In addition, we used (only for practice) a set of 12 three-syllable words, from which we constructed only two span trials.

For the speeded articulation task, we divided each set into four groups of three words.

Procedure of the speeded articulation task

The speeded articulation task was administered at the beginning of the session. All participants started it with the practice materials (3-syllable words), then half of them received the 2-syllable before the 4-syllable words, and the other half vice versa.

Each group of three words was presented in turn on the screen, and the participant was instructed to read them aloud five times in a row, as fast as possible. A voice-key triggered the computer's clock when the participant started uttering the first word, and the experimenter pressed a key to stop the time when the participant was uttering the last syllable of the fifth consecutive repetition. This procedure was used in previous research (e.g., Morra, 2000) and was reported to be highly reliable, also when compared with other methods (Nicolson and Fawcett, 1991).

Procedure of the short-term memory task

The words could be presented visually or acoustically. For each participant, three span trials for each word length were presented visually and three acoustically. Which trials were presented in each modality was counterbalanced over participants. Half participants started with auditory and half with visual presentation. Within each presentation modality, all participants first received a practice trial with 3-syllable words; then, half received the 2-syllable words before the 4-syllable, and half vice versa.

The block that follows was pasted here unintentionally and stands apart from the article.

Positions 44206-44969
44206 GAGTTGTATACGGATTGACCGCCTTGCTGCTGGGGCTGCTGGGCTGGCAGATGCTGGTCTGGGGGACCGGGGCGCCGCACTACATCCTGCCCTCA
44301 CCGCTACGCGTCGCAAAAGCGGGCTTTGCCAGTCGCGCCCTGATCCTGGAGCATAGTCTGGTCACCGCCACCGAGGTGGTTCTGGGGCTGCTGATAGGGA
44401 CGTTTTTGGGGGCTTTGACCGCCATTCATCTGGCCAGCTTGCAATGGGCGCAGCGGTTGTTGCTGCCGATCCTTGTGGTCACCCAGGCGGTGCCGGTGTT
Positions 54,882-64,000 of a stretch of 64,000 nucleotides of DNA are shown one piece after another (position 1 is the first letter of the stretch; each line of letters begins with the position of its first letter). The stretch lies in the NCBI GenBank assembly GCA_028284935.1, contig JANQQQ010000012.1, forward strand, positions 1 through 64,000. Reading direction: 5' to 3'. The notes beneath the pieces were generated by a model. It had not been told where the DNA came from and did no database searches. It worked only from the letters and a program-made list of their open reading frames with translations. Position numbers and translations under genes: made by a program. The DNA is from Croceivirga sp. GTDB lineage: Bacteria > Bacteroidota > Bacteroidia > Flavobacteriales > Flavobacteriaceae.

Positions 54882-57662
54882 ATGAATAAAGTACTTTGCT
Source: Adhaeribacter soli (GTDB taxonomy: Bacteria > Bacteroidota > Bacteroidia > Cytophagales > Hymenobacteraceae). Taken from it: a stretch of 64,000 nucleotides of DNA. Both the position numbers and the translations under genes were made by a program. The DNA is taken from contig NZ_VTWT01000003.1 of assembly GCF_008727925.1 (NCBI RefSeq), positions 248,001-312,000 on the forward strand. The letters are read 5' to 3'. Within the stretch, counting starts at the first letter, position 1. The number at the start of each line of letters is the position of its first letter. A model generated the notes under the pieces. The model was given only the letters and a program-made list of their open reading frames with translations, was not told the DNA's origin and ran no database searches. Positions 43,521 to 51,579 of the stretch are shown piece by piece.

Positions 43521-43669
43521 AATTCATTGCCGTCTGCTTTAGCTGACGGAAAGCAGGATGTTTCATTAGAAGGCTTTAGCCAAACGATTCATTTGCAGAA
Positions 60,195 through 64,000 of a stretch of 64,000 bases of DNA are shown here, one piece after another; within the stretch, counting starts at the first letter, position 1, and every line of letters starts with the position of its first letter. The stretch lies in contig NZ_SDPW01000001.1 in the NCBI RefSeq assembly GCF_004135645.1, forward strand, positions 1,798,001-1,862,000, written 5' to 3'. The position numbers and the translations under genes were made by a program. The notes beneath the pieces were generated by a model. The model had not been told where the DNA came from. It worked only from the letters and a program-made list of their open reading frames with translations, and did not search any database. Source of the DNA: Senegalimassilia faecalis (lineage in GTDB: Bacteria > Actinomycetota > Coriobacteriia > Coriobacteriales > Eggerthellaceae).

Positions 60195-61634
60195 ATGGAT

Presentation of each list was started by the participant pressing the spacebar; after a 500 ms pause, the words were presented at a rate of one per 1500 ms. In visual presentation, the words appeared in the center of a 15” monitor in black boldface 18 pt Courier-New font, with a white background; each word was presented for 1000 ms, followed by 500 ms blank screen. For auditory presentation, there were audio files of each word, pronounced by a male voice without any strong dialectal accent. A row of asterisks in visual presentation and a beep in acoustic presentation indicated the end of a list, after which the participant was required to recall the whole list orally. In case of correct recall, the following list (one word longer) was presented, otherwise the trial was discontinued and the participant moved to the next span trial.